Sunday Herald Sun - - SOCCER - FOR­MER SOC­CEROO

TWELVE years ago we left the Mon­te­v­ideo caul­dron con­fi­dent we had done enough to set our­selves up for World Cup qual­i­fi­ca­tion.

The Soc­ceroos of 2017 would be ex­pe­ri­enc­ing the same emo­tions af­ter a very good per­for­mance away to Hon­duras.

In the play­ers’ eyes, Hon­duras is beat­able in Aus­tralia, af­ter the Soc­ceroos al­most beat them on their home patch.

Vul­ner­a­ble, too, once travel is fac­tored in.

Ange Postecoglou would be proud of his men, but he would have quickly turned the team’s at­ten­tion to Wed­nes­day’s sec­ond leg.

The fo­cus is on re­cov­ery now and this is where the med­i­cal and fit­ness staff earn their money and where those small per­cent­ages are mul­ti­plied.

You can’t per­form mir­a­cles in three days and in many ways the game has al­ready been played out be­cause the work is in the prepa­ra­tion. This is where Aus­tralia has made huge strides in the past 12 years and where the Soc­ceroos’ ex­ten­sive travel ex­pe­ri­ence will play a part.

Re­flect­ing on 2005, when we were whisked out of Mon­te­v­ideo on a Qan­tas char­ter flight and landed in Syd­ney hours ahead of the Uruguayans, it makes a mas­sive dif­fer­ence phys­i­cally and men­tally.

Play­ers may be in lock­down but they are still ex­posed in the me­dia. When we saw im­ages of the Uruguayans come off their flight look­ing stressed and tired, it gave us such a boost that men­tally we had al­ready equalised in Syd­ney be­fore Mark Viduka and Harry Kewell set me up in the first half.

On the Soc­ceroos’ char­ter flight, which lands to­day well ahead of the Hon­durans, the play­ers will be ro­tated through the mas­sage ta­bles and staff will mon­i­tor hy­dra­tion.

The play­ers will re­flect on the game’s key mo­ments and their suc­cess­ful op­er­a­tion in good spir­its, but ex­pe­ri­enced heads Mile Je­d­i­nak and Tim Cahill will en­sure they don’t get too happy with them­selves.

If some­one had of­fered me a 0-0 draw in San Pe­dro Sula pre-game, I would have signed off straight away.

At the fi­nal whis­tle, I would have been dis­ap­pointed not to win. You can dis­sect the missed chances, but now you just ac­cept it and look for­ward to Wed­nes­day know­ing you’re in a good po­si­tion.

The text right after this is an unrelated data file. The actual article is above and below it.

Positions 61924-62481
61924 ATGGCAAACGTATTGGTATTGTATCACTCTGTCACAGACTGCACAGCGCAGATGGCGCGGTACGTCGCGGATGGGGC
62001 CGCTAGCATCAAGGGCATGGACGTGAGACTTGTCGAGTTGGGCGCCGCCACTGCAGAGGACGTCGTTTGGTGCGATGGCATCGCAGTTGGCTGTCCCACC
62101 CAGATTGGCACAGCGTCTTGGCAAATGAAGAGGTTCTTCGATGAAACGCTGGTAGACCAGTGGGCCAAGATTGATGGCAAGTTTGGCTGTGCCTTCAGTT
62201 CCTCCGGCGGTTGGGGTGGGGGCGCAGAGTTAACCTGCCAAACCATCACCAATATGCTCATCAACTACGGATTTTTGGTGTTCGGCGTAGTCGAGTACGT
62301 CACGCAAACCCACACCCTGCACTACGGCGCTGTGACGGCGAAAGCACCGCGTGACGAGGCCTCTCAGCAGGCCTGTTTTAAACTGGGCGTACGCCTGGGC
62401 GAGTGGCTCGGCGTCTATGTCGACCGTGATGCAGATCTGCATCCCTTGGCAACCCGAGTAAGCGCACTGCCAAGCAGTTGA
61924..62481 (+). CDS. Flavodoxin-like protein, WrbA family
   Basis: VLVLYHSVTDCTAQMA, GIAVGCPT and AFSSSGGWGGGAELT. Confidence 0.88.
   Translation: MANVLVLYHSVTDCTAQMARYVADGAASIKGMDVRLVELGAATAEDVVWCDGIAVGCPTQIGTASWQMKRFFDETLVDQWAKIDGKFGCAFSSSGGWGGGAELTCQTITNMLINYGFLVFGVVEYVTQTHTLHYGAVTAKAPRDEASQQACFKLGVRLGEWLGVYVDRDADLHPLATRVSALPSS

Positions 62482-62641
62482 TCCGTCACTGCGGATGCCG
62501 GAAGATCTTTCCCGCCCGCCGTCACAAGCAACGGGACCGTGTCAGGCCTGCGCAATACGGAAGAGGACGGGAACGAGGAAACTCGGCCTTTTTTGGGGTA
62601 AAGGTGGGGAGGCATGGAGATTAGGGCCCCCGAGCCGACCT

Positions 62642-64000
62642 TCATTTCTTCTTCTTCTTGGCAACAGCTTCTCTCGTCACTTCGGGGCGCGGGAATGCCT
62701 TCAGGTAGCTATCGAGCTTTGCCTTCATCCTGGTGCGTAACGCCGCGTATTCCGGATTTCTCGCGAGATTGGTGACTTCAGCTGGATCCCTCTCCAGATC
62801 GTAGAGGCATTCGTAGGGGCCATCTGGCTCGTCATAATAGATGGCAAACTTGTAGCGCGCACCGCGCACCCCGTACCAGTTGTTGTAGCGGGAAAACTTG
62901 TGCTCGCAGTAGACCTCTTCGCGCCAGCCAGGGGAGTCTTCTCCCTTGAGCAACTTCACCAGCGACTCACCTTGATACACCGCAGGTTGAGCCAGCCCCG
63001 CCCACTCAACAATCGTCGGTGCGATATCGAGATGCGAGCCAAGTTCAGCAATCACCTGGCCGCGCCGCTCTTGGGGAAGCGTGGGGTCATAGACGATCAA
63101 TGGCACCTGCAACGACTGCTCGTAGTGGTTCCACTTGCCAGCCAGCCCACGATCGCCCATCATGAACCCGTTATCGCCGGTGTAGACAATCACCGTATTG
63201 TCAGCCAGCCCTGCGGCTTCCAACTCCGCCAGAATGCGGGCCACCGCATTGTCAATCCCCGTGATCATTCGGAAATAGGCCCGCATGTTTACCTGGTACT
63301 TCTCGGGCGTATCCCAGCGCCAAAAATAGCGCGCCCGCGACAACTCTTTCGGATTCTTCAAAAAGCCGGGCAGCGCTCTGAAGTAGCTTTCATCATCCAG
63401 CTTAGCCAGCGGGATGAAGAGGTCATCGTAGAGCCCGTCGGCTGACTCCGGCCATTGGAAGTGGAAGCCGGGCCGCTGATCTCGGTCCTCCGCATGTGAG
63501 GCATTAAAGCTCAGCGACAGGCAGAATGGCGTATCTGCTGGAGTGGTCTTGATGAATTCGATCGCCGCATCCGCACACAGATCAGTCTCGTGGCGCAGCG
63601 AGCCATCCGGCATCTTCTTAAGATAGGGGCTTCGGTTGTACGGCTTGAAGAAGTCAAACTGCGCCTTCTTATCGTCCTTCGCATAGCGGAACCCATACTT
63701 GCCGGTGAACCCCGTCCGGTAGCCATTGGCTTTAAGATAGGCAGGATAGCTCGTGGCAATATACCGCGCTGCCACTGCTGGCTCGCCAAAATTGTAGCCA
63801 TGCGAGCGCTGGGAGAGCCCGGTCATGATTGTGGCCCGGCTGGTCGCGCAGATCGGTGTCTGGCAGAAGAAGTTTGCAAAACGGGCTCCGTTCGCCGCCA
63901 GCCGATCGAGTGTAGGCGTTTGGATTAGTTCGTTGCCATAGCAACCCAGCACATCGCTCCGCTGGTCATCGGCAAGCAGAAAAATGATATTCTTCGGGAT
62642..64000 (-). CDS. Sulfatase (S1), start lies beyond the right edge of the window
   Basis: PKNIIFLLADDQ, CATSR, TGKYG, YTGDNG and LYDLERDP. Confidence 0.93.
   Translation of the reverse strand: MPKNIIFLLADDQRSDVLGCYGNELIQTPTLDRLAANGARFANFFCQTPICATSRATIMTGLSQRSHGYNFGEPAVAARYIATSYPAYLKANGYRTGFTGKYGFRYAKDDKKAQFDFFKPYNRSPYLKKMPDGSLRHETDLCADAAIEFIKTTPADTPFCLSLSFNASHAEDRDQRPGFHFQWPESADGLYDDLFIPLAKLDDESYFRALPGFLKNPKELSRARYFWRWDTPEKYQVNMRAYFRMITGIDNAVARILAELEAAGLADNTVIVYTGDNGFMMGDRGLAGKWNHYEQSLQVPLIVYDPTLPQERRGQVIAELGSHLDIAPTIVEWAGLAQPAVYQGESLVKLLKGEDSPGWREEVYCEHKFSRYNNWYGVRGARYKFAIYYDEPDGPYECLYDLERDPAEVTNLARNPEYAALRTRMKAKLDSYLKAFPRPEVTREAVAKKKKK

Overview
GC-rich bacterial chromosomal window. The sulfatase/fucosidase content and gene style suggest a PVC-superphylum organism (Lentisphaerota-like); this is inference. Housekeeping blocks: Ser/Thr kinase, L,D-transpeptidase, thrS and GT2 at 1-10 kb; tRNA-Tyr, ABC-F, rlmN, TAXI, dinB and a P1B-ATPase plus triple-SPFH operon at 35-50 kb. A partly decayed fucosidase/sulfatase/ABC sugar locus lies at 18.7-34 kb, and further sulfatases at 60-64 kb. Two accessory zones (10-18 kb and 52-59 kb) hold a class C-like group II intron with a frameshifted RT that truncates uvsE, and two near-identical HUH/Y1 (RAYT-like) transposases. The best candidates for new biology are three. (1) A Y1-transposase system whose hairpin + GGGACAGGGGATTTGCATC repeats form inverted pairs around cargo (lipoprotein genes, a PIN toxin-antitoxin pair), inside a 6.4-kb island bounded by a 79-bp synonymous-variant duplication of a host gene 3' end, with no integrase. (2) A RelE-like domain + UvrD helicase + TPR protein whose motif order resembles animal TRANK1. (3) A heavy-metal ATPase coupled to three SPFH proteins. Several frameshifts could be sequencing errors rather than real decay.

In the sec­ond leg, scor­ing will be key but just as vi­tal will be min­imis­ing mis­takes be­cause a score draw (1-1, 2-2 or 3-3) would ad­vance Hon­duras.

We are the bet­ter team, we have a phys­i­cal edge and we will score.

As good as the Soc­ceroos were, they still looked vul­ner­a­ble in that tran­si­tion pe­riod when los­ing pos­ses­sion.

Be­ing on the of­fen­sive on Wed­nes­day night, that could leave us more ex­posed de­fen­sively.

The only way Hon­duras can cap­i­talise is from Soc­ceroos mis­takes — a bad pass, a lost ball in tran­si­tion and leav­ing our­selves ex­posed.

That’s where the pres­ence of Je­d­i­nak, my long-time mid­field part­ner, makes a mas­sive dif­fer­ence.

He slots into good po­si­tions, or­gan­ises, leads and intimidates the op­po­si­tion, which is an im­por­tant fac­tor.

The char­ter gives him a bet­ter chance of re­cov­er­ing for the sec­ond leg de­spite his lack of game-time for As­ton Villa this sea­son.

Aziz Be­hich was very en­er­getic on the left and one of the few who didn’t look af­fected by the con­di­tions. You can see he’s play­ing reg­u­larly for his Turk­ish club.

I per­son­ally don’t like too many changes and I be­lieve the ro­ta­tion has af­fected the con­fi­dence of some­one like Mas­simo Luongo over the past 12-18 months.

Luongo, who starred af­ter tak­ing my start­ing spot at the 2015 Asian Cup, did well in Hon­duras, but I would have ex­pected him to play a much big­ger role in qual­i­fy­ing.

But it comes down to ex­pe­ri­ence in games like this and Ange has given lots of younger play­ers a go, so enough of

Soc­ceroo Tomi Juric jumps over Hon­duran de­fender Henry Fig­uroa dur­ing the first-leg World Cup in­ter­con­ti­nen­tal play­off yes­ter­day morn­ing in San Pe­dro Sula. Be­low right, goal­keeper Mat Ryan typ­i­fies the Aus­tralians’ de­ter­mi­na­tion in front of a hos­tile crowd. The Soc­ceroos can clinch their place at Rus­sia 2018 in the sec­ond leg in Syd­ney on Wed­nes­day night. Pic­tures: AP, AFP

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